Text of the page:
(click photos twice to enlarge)
Archive for October, 2016
The “Fall Books” issue is especially loaded with terrific articles, starting with a high-powered Talk of the Town section with Amy Davidson writing about the third-party candidates; a piece about Amit Kumar, a Silicon Valley entrepreneur who has devised a mobile app called #NeverTrump allowing people to swap votes in swing states; and a visit to a dive bar in Bed-Stuy with Bonnie Raitt, about whom I can never hear enough.
- Ryan Lizza’s “Taming Trump,” about the succession of campaign managers attempting to counsel the Republican candidate for president (Lizza lets it be known that Trump’s de facto campaign manager is his son-in-law Jared Kushner, though the official one, Kellyanne Conway, has apparently managed to get DJT to refer to himself and his campaign as “the movement”);
- Julie Phillips’ fascinating profile of legendary sci-fi author Ursula K. Le Guin (beautifully illustrated by Essay May, above);
- a piece about Turkey that I thought wouldn’t interest me, but I’ll read anything by Dexter Filkins, and his Reporter at Large piece, “The Thirty-Year Coup,” provides revelatory background on Fethullah Gülen, the 78-year-old cleric who has a huge cult following in Turkey, whom he influences from his exile in the Poconos (!); and
- the profile of Leonard Cohen by the magazine’s ever-astonishing editor-in-chief David Remnick, who among other things reports being fiercely scolded by his subject (who’s now 82 and quite ill) for showing up late to an appointment and quotes at length an incredibly sophisticated analysis of Cohen’s songwriting that he obtained from talking to Bob Dylan.
Among the several book reviews, I most enjoyed Alexandra Schwartz’s detailed summary of a book I’d like to read, Emily Witt’s Future Sex, and Adam Gopnik’s overview of novels based on Shakespeare plays. And the best cartoon in this issue is Barry Blitt’s Sketchbook:
When people talk about Leonard [Cohen], they fail to mention his melodies, which to me, along with his lyrics, are his greatest genius. Even the counterpoint lines—they give a celestial character and melodic lift to every one of his songs. As far as I know, no one else comes close to this in modern music. Even the simplest song, like “The Law,” which is structured on two fundamental chords, has counterpoint lines that are essential, and anybody who even thinks about doing this song and loves the lyrics would have to build around the counterpoint lines.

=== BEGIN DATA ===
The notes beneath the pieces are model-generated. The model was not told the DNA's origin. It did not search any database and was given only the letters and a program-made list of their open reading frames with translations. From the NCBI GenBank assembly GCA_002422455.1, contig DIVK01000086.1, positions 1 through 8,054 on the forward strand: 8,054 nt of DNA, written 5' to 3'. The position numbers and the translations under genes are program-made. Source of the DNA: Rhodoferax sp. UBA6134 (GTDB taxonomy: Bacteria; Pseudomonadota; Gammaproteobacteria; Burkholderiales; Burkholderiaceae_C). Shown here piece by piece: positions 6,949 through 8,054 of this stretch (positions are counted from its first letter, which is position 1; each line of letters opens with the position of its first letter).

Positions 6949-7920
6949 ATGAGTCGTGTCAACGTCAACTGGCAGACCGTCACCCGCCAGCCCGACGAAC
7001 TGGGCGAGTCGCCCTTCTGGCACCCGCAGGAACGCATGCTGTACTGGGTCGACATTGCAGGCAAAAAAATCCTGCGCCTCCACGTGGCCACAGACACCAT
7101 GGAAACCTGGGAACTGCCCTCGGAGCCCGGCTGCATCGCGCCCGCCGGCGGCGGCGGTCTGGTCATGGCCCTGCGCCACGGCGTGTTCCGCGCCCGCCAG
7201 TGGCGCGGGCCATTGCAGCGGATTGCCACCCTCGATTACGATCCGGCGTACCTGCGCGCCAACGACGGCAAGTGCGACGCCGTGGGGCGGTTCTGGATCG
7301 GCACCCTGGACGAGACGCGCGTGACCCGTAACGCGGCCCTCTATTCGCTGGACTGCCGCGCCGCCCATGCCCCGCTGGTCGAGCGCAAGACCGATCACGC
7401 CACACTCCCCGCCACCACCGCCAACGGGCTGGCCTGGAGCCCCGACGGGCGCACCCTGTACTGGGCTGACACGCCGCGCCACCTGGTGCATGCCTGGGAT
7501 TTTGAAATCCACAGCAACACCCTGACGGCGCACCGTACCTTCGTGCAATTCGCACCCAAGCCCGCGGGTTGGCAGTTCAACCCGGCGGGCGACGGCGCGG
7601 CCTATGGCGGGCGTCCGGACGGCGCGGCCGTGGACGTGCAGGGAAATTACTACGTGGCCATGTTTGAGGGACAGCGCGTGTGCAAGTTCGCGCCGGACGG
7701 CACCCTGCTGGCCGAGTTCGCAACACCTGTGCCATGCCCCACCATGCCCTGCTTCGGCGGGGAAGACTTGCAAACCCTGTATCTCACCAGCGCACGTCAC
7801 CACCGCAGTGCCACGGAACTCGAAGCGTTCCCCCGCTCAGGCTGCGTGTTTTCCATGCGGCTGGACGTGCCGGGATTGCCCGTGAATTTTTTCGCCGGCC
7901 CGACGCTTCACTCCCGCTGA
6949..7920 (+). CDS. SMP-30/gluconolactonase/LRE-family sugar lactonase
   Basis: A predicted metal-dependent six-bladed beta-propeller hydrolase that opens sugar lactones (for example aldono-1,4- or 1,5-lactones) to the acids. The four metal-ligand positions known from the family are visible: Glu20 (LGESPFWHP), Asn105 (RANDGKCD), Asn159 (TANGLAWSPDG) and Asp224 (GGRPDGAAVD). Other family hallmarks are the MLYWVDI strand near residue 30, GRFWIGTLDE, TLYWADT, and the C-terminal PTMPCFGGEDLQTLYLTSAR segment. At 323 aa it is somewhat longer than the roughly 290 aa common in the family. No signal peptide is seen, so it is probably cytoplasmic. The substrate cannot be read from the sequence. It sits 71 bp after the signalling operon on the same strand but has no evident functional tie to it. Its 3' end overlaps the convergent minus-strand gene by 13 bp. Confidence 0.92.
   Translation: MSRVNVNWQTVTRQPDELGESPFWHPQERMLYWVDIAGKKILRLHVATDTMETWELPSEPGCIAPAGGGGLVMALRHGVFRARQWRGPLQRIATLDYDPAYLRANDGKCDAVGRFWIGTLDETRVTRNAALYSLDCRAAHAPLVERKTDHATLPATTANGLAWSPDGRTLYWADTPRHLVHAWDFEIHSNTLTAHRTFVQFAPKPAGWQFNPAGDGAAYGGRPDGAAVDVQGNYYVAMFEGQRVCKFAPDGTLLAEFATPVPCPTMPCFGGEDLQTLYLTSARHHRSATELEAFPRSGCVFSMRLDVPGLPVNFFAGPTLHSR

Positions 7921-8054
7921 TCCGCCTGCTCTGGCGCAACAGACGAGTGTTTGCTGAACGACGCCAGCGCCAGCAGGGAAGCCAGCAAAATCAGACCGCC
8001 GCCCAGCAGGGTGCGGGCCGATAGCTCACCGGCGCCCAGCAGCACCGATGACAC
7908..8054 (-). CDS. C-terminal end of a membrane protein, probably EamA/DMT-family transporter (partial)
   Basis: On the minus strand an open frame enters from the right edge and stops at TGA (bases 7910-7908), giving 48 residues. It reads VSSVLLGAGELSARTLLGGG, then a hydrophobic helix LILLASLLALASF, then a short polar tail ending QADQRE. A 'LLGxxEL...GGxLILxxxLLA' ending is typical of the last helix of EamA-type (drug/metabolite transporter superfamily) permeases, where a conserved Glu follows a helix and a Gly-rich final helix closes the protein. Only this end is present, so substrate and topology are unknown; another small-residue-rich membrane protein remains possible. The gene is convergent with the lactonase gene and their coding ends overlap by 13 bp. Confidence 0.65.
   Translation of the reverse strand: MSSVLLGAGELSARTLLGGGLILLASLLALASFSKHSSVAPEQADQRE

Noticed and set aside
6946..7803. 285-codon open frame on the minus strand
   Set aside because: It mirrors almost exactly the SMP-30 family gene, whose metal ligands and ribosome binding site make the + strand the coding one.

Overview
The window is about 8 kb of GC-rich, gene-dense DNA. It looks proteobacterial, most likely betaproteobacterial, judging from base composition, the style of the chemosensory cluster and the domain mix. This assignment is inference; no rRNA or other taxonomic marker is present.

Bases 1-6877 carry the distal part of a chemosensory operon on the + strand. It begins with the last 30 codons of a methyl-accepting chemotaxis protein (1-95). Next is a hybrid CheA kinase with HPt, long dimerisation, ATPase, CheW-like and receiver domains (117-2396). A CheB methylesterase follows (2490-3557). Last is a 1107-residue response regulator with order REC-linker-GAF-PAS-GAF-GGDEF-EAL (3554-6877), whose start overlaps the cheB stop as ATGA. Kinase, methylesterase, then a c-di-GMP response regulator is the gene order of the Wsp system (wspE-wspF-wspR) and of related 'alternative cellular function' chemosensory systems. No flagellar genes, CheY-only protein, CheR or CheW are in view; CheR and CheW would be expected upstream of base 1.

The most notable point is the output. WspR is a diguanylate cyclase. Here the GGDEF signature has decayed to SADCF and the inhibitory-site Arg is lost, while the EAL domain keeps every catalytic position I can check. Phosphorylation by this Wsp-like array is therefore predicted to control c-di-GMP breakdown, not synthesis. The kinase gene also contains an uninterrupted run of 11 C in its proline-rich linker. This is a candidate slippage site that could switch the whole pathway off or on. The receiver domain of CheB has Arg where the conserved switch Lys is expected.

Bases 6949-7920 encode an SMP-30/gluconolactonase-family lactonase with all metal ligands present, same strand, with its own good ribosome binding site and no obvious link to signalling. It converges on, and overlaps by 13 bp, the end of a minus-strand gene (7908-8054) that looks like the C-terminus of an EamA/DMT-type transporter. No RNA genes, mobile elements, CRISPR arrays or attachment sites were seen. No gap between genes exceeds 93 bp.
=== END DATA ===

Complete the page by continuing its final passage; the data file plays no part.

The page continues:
His gift or genius is in his connection to the music of the spheres. In the song “Sisters of Mercy,” for instance, the verses are four elemental lines which change and move at predictable intervals . . . but the tune is anything but predictable. The song just comes in and states a fact. And after that anything can happen and it does, and Leonard allows it to happen. His tone is far from condescending or mocking. He is a tough-minded lover who doesn’t recognize the brush-off. Leonard’s always above it all. “Sisters of Mercy” is verse after verse of four distinctive lines, in perfect meter, with no chorus, quivering with drama. The first line begins in a minor key. The second line goes from minor to major and steps up, and changes melody and variation. The third line steps up even higher than that to a different degree, and then the fourth line comes back to the beginning. This is a deceptively unusual musical theme, with or without lyrics. But it’s so subtle a listener doesn’t realize he’s been taken on a musical journey and dropped off somewhere, with or without lyrics.
That song “Hallelujah” has resonance for me. There again, it’s a beautifully constructed melody that steps up, evolves, and slips back, all in quick time. But this song has a connective chorus, which when it comes in has a power all of its own. The “secret chord” and the point-blank I-know-you-better-than-you-know-yourself aspect of the song has plenty of resonance for me.